The Pulse: Philanthro-Shaming, Benefit Corporations

By Andy Carroll, Exponent Philanthropy

I regularly explore trends influencing philanthropy by spotlighting articles, reports, and essays in the media. I cast a wide net, venturing beyond philanthropy and traditional topics to consider a variety of ideas, innovations, debates, and critiques. Read previous posts in the series   

Philanthro-Shaming

Economists and historians compare our current age to the Gilded Age of the late nineteenth century, an era of enormous fortunes when the gap between poor and wealthy was magnified. In a recent essay, Benjamin Soskis from George Mason University notices another similarity: during both eras, the public placed pressure on the wealthy to donate generously. Soskis goes on to assert that public pressure should not be about how much the wealthy give, but on how effective and relevant their philanthropy is. And, he says, “Philanthro-shaming” will not damage voluntary impulses of philanthropy. “If anything, appreciating that the public really does take their philanthropic commitments seriously should inspire more giving, and giving that is more closely attuned to the nation’s needs. But philanthro-shaming should be the beginning—and not the end—of a civil and engaged conversation about philanthropic means and ends.”

Giving Circles Popular With Minorities, Women, Younger Donors

New national surveys of American households offer insight into who participates in giving circles, groups of people who pool donations and give together. Based on these surveys, the Chronicle of Philanthropy reports that “Americans of African, Asian, and Hispanic descent participate in giving circles at much higher rates than whites: 21 percent for blacks versus 10 percent for white non-Jewish donors, for example.” Also, “among non-Jewish whites, women make up two-thirds of all giving-circle donors.” A leader of the Connected to Give research calls on nonprofit organizations to use the findings to uncover donor trends and engage giving circle participants as potential partners and board members.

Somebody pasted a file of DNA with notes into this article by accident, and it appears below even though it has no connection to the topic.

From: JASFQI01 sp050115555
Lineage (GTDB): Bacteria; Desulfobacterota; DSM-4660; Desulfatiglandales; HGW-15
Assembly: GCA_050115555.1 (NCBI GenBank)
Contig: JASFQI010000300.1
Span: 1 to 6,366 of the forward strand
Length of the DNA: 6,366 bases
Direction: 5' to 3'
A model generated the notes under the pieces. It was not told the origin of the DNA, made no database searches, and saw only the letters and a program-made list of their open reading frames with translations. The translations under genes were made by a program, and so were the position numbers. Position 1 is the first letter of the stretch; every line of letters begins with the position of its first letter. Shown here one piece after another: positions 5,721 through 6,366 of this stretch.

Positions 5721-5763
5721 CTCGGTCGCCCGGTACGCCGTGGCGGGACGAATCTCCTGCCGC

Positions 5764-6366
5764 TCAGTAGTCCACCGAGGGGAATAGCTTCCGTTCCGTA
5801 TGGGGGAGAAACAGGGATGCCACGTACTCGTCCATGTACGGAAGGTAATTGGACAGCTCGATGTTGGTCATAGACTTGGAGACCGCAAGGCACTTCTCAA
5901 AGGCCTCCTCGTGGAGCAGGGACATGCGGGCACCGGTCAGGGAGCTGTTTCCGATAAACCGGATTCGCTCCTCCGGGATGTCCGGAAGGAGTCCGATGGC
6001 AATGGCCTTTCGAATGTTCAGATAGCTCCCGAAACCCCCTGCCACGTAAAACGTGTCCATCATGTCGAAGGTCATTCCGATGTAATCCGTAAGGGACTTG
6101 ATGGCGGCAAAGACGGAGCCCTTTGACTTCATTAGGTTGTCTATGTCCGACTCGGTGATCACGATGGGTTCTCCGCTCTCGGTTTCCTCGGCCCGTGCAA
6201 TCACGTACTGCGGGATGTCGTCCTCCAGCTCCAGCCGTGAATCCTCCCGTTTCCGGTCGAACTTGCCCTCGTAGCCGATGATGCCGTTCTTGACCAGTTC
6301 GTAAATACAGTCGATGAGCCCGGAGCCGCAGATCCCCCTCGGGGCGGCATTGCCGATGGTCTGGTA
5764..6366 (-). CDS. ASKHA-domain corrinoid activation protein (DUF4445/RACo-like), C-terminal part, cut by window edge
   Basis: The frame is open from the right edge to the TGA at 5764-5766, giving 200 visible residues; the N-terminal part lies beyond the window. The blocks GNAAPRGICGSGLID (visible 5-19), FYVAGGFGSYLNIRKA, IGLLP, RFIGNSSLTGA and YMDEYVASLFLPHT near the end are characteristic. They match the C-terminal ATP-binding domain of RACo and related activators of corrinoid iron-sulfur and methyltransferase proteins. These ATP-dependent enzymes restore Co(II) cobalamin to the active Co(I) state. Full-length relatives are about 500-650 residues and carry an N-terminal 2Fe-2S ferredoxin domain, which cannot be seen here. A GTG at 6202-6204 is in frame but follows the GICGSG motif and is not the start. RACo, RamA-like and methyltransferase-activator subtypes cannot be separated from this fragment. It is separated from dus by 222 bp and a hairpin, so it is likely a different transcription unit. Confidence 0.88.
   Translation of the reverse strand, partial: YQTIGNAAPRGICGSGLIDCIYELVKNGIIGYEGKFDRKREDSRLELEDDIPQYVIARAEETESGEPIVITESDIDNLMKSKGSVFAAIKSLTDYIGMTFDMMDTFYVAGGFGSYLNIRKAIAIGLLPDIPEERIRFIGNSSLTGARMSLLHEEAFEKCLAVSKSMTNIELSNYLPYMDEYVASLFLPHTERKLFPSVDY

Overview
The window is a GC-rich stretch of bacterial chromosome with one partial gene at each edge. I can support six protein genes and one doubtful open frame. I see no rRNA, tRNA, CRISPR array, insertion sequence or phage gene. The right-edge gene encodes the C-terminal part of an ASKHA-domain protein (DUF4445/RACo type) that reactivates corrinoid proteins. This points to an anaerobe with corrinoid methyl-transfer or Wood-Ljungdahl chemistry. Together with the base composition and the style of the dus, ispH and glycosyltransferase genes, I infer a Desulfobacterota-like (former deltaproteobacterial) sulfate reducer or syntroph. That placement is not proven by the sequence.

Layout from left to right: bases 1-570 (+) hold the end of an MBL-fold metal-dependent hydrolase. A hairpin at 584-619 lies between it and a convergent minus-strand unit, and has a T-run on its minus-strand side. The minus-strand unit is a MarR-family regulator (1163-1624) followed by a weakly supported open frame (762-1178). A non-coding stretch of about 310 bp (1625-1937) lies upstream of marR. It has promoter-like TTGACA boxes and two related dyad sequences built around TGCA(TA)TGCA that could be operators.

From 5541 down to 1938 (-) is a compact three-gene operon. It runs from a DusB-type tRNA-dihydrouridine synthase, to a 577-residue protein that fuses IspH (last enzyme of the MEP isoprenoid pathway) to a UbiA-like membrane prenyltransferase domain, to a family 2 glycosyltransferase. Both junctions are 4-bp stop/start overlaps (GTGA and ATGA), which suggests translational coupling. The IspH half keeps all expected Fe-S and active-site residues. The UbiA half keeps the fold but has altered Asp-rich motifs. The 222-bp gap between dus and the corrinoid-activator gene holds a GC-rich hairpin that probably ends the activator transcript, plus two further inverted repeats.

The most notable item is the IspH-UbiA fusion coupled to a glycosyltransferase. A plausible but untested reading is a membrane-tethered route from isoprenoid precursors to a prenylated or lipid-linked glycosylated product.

Benefit Corporations Codify and Establish Themselves as a Field

NPR takes a look at “benefit corporations”—companies that seek a profit and also offer tangible benefit to society—and the growing infrastructure that supports them. A firm called B-Lab certifies companies devoted to communities and the environment by analyzing a company’s operations, policies, and relationships with labor and suppliers. Also, 27 states have created a legal status for benefit corporations; the legal protection ensures that “a shareholder can’t sue a benefit corporation for valuing the environment as much as profit.” Though some states don’t keep track of numbers yet, at least 750 benefit corporations are known to exist, and as many as nine states are considering establishing the legal framework. As an executive at B-Lab puts it, a benefit corporation is a way “to bake your morals and your missions into the DNA of your company.”